Exchequer returns: little room for manoeuvre
If new Taoiseach wants to take major initiatives, fresh revenue will have to be raised or money saved elsewhere
There was some better news on tax trends in the exchequer returns for May, with the monthly figures coming in a little ahead of target. This means the overall shortfall for the year has been reduced. Looking at May alone, income tax – the main under-performer in the early months of this year – was broadly on target while corporation tax was better than expected. However, income tax remains well below target for the year so far which is something of a mystery given strong trends in the jobs market.
In the context of the appointment of a new taoiseach, a further shortfall in May might have presented a reshaped Government with the need for some mid-year adjustments in tax and spending plans. But it is important to remember that taxes are still 1.4 per cent behind target for 2017, indicating that the new ministers are not going to have a lot of spare cash when they come to plan their October Budget, assuming the current political arrangements last until then.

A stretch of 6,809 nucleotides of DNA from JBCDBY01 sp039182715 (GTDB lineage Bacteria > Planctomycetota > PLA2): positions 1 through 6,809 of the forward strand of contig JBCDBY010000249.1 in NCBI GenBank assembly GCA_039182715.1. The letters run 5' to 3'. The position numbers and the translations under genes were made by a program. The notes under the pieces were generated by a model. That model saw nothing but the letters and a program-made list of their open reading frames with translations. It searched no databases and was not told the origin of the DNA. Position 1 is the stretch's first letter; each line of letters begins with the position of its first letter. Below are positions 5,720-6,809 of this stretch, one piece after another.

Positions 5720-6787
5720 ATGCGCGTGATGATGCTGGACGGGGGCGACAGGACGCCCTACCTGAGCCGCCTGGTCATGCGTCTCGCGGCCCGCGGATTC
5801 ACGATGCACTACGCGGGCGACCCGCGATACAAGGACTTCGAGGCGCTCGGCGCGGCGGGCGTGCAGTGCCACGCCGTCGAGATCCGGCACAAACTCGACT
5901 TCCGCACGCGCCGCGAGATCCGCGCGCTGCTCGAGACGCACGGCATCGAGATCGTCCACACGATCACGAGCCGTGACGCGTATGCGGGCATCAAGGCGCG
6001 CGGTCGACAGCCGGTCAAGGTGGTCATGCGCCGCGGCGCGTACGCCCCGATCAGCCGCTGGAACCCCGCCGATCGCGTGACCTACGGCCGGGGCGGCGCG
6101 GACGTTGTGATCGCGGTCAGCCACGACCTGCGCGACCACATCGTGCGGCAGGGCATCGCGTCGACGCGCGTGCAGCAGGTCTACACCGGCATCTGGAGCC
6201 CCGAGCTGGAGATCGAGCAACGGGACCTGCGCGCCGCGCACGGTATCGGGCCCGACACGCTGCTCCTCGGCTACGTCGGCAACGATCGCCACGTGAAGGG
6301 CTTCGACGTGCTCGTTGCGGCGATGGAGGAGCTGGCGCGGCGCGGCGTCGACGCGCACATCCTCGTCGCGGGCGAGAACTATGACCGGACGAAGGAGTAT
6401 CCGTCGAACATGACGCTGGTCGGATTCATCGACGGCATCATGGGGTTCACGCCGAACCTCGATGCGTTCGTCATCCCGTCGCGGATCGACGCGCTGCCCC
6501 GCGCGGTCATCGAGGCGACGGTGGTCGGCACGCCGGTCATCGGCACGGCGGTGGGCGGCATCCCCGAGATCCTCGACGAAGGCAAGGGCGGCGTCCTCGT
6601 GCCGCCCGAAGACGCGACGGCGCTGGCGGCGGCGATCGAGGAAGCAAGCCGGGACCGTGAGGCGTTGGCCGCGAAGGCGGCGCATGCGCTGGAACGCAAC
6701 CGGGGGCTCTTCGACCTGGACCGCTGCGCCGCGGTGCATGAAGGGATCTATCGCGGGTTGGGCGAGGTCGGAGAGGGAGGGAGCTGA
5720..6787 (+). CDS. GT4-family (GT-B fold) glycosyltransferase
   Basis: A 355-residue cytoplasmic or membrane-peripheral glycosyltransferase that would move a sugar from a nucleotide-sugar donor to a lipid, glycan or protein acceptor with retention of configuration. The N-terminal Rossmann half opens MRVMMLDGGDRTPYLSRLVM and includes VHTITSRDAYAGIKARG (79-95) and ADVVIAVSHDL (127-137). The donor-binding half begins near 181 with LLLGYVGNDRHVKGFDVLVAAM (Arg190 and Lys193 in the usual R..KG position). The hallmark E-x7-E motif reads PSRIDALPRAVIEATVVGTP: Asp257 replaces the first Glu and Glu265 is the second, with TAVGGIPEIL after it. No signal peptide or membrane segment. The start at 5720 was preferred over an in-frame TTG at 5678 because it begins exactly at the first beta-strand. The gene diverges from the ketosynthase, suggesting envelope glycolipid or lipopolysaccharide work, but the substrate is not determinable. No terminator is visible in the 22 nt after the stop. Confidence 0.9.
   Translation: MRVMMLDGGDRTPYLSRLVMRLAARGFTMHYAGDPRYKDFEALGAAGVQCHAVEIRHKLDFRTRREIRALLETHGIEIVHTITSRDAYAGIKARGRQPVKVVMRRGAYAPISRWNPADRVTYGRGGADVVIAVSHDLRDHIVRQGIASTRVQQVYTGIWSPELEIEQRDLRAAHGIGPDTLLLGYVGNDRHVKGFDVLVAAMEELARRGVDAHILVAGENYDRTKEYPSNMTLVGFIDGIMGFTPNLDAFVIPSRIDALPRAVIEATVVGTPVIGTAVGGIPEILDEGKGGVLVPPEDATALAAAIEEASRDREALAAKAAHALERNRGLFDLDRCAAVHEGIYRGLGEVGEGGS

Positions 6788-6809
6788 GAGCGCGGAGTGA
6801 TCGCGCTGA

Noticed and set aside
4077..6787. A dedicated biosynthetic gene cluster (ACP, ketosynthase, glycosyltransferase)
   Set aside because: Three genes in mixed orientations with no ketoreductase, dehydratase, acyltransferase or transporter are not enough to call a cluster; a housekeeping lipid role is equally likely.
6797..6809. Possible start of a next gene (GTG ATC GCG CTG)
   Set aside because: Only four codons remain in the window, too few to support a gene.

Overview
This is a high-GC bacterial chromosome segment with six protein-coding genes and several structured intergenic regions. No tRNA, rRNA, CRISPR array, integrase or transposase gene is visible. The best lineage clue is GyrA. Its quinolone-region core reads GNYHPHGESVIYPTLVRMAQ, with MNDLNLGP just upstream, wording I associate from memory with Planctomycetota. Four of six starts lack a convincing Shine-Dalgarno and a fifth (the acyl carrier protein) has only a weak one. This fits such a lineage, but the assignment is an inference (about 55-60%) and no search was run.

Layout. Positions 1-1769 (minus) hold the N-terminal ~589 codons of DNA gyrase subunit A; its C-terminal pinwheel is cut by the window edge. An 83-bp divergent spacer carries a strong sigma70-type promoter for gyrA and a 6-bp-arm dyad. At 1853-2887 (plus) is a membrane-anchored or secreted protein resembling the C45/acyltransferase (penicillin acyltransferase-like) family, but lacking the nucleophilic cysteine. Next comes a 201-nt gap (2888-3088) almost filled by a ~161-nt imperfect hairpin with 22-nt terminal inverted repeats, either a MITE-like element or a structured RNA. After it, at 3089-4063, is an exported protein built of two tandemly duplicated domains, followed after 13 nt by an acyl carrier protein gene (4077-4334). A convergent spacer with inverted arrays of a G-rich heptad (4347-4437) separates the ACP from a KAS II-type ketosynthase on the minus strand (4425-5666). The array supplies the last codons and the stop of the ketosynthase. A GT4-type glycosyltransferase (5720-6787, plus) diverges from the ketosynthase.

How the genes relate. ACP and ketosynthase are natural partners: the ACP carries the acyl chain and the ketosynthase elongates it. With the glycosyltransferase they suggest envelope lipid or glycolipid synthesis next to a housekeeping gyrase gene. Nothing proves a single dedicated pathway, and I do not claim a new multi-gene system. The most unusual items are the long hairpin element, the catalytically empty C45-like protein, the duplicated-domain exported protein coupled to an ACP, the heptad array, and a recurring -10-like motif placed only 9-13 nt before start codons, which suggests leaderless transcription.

The next steps in the Budget cycle are the holding of the National Economic Dialogue, when interest groups outline what they think should happen, and then the publication of the Government’s Summer statement. This will be an important document as it will update the official forecasts for the pre-Budget position, as well as giving indicators of where Government priorities lie.
From where we stand now, it seems likely that there will be a limited amount of additional cash to put towards spending increases or tax cuts. If the new Taoiseach wants to take major new initiatives, then fresh revenue will have to be raised to pay for them or money saved elsewhere. Given that this will be difficult in the current political set-up, the Government might be wise not to invest too much political capital in Budget day.
Instead it faces other priorities, notably the Brexit process and publishing a new programme for investing in infrastructure. Above all, the first job of the new administration will be to bring some energy back to the policy making process and to the even more difficult job of just getting things done.